In our third exclusive installment of Crawford & Company®’s new report, Scenario planning and adapting to emerging risks—a risk manager’s essential guide, we consider whether corporates can absorb weak links in their multi-tier supply chains.
Ample evidence suggests that supply chain vulnerability can have serious consequences for business continuity, with various data indicating how billions can be wiped off a balance sheet when a break in the chain occurs. For example, the Allianz Risk Barometer in 2014 cited that business interruption and supply chain related losses typically account for 50 to 70 percent of insured property catastrophe losses and cost companies as much as $26 billion a year.
In the Guide, Ian Hasson, Crawford®’s head of Forensic Accounting, Europe, explains how catastrophes affect businesses the most, due to scale of the events, the number of policyholders affected and the different policy responses.
“Ultimately, this leads to firms experiencing uninsured losses if they rely on suppliers within the affected regions but don’t hold contingent business interruption insurance,” he said. “However, it’s also important to acknowledge that even where suppliers’ extensions were in place, the coverage doesn’t typically extend to second-tier suppliers.”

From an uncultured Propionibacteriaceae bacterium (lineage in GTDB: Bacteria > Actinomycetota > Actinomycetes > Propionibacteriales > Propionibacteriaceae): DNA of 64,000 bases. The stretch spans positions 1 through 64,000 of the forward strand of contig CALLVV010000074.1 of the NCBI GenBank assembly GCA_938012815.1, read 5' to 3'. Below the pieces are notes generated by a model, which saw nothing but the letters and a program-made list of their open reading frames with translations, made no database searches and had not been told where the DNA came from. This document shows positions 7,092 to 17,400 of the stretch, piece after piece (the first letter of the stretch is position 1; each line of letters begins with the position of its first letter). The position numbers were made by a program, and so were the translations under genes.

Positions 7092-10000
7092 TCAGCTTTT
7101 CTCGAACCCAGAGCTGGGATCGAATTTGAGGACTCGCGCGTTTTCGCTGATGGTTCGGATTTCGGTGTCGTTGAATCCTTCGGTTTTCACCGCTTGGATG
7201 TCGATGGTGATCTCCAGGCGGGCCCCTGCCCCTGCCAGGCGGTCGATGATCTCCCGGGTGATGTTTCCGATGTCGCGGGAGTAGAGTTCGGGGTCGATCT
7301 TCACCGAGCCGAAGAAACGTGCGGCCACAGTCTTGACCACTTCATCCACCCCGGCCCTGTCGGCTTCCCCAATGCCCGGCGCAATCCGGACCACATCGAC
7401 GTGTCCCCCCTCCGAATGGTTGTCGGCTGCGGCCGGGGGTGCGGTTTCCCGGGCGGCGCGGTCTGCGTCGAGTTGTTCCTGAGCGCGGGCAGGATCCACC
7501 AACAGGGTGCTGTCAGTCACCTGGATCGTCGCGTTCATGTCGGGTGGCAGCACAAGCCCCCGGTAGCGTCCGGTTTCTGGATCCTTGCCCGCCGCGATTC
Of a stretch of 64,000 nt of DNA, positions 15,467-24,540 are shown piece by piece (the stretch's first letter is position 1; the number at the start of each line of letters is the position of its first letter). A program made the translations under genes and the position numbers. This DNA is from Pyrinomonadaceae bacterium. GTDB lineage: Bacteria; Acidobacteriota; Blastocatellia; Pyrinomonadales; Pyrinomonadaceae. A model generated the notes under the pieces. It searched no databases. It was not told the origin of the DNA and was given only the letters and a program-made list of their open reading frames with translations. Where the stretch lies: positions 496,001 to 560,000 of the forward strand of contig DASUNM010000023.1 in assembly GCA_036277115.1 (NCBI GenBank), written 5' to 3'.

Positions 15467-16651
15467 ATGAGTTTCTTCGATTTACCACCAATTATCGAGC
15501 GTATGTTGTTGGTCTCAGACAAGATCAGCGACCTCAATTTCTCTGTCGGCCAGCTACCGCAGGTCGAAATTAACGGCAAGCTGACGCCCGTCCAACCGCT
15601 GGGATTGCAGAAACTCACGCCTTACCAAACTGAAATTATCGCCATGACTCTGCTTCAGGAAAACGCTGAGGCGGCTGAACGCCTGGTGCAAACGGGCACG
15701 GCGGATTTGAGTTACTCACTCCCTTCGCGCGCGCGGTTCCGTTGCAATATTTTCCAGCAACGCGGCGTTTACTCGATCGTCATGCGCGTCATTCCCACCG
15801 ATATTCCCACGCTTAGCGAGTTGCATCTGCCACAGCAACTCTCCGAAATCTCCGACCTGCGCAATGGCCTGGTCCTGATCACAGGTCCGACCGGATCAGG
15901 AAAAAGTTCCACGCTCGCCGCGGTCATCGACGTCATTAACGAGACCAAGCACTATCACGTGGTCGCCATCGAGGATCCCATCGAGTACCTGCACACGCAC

Hasson further highlights that insurers help organisations sustain operation with multi-tier suppliers by developing bespoke supply-chain policies that provide broader coverage below first-tier suppliers. At the same time, companies should analyse their supply chains and avoid creating unreliable links.
About the Guide
Prior to this year’s Association of Insurance and Risk Managers in Industry and Commerce (Airmic) Conference, Crawford developed a unique report to guide risk managers on scenario planning and adapting to emerging risks.
To download a full copy of the report, go to http://uk.crawfordandcompany.com/media/1859065/a-risk-managers-essential-guide-claim-trends-and-emerging-risks.pdf.